The architect authors – myself, Paul Eaton, Roger Holdsworth and Gary Tidmarsh – expand on this theme in Cutting through the Complexity: Design, Construction and Maintenance of High-Rise Housing. To meet higher technical standards, particularly around environmental performance and fire safety, all new homes have become increasingly complex and costly to build and to maintain. Designers and developers do not adequately address ease of maintenance and replacement of aging components.
Wall construction in London traditionally consisted of bricks, mortar and plaster. The modern equivalent has up to 20 types of component, including membranes, gaskets, seals, insulation, linings and cladding support structures, all from different sources and put together on site.
Tall buildings are especially complex and costly to build and maintain because of access issues and performance requirements, which increase with height. Components will require regular replacement in the lifetime of the building and guarantees rarely exceed 30 years.
The authors advocate more research into whole-wall systems. They want them independently tested, fabricated, installed and maintained by one supplier and backed by one guarantor.
Experiencing the High Life
Kath Scanlon in her chapter Experiencing the High Life and David Salvi in Why Towers are a Hard Sell come at the user experience from very different perspectives. Both acknowledge that high-rise living can be a popular choice in London for students and professional single people and couples, but rarely works for families. David finds high-rise living better suited to private renters than buyers, and points out that the resale value of leaseholds in towers lost value between 2014 and 2022.
Kath shows that academic studies of high-rise living are largely out of date and tend to focus on social housing. Recent research by the LSE has started to fill that gap, and an informal survey for this book goes further and suggests strong dissatisfaction from leaseholders – not with high-density living per se, but with the management of their blocks and with rising service charges. Most respondents regard their flats as a short-term step towards the ultimate dream of a house.
Tall buildings and public open space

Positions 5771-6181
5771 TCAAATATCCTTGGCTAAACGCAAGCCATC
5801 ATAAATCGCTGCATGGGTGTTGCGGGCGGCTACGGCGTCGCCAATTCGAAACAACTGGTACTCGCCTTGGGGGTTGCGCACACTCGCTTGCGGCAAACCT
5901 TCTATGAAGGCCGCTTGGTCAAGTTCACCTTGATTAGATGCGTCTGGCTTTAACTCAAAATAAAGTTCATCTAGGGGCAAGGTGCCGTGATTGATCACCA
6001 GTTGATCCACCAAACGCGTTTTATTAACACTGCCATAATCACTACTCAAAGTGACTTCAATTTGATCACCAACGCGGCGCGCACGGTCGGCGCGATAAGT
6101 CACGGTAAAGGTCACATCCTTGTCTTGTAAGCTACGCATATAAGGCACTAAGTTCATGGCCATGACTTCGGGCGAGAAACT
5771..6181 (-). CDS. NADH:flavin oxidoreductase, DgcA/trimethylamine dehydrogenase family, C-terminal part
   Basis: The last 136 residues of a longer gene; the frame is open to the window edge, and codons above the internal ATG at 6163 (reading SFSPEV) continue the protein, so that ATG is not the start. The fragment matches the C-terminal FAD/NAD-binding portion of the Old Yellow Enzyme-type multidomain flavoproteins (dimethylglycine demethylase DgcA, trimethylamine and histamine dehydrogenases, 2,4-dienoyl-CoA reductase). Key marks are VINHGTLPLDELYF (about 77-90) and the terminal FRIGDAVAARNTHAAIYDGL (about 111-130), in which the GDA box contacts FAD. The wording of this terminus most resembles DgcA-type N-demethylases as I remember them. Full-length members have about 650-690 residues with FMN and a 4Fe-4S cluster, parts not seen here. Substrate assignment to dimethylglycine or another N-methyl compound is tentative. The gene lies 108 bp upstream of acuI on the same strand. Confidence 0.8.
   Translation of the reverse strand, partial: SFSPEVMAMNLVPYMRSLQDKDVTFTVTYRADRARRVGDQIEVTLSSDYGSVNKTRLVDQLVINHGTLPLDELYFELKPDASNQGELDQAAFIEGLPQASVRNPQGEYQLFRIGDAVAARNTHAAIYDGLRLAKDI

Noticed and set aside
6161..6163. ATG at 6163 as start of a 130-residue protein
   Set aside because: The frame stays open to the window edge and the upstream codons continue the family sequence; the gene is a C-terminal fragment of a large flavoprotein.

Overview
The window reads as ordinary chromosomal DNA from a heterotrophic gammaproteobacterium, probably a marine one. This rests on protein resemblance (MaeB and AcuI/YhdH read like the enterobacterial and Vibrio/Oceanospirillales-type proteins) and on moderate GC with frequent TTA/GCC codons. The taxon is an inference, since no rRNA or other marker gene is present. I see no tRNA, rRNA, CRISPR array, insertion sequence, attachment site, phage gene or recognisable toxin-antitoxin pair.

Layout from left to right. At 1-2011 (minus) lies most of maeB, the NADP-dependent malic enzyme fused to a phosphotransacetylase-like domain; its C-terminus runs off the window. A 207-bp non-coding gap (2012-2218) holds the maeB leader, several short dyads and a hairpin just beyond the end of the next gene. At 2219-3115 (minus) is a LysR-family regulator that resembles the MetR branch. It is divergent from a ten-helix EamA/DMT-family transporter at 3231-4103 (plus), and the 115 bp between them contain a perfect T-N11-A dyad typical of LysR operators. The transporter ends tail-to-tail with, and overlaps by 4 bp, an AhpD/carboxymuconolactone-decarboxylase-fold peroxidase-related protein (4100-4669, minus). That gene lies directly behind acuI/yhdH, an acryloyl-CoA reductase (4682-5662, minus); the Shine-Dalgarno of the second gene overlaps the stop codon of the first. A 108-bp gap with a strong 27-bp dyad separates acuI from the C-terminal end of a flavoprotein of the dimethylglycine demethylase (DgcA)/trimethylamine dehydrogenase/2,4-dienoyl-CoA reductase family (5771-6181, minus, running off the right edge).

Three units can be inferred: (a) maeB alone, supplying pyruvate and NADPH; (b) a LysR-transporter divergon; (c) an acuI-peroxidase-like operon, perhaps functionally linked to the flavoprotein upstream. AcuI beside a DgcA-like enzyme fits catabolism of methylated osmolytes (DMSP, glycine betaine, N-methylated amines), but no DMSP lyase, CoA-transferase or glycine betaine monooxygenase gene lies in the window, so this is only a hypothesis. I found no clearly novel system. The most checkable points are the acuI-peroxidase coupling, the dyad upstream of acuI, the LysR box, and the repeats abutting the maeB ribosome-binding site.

My essay In Search of the Radiant City looks at the amount of public and shared open space delivered by developments involving tall buildings as an example of their wider social and environmental impacts. London has lots of existing open space, but it is very unevenly distributed. There is a correlation between the poorer boroughs and lack of open space, and the borough with the most tall towers is among those with the least open space.
Most of us claim to value open space and there are all sorts of planning policies to protect and enhance it, and and to prevent degrading and over-burdening it. And yet our case studies reveal widely-differing provision in recent super-dense developments, ranging from generous to non-existent.
This raises some important questions about how much we really value open space, and whether related planning policies are being relegated to achieve housing growth targets. It may be that delivering more homes justifies a reduction in access to open space, or it may be that we need to rethink our approach to high-rise housing.
In any event, we need better evidence on which to base such decisions, and we need to consider the case for a minimum target amount of nearby public open space for every new resident and, potentially, every worker. Camden has introduced this, but there is no London-wide analysis or formula.
Making an informed choice
The book provides a starting point for more comprehensive and continuing research, which should help to inform decisions about London’s future character and built form.
It seems to be widely accepted among London’s planning authorities and its development industry that tall buildings are an essential component in meeting London’s housing targets, but there is a lack of evidence to support this and still less analysis of the long-term sustainability of superdense development. Although many people and organisations have shown interest in our work, there is also reticence about examining awkward issues which may challenge the established way of doing things.
We have a choice about whether and where to continue building tall, and about how to meet the growing challenges which that entails.Let’s make it an informed choice.
Andrew Beharrell is a senior advisor and former senior partner at Pollard Thomas Edwards (PTE) and co-author of a series of influential reports which aim to improve the quality of housing design and placemaking. Learn more how London has grown up and the relationship between height and density, by reading another book to which he contributed, Superdensity the Sequel (2015). Image: One West Point, North Acton.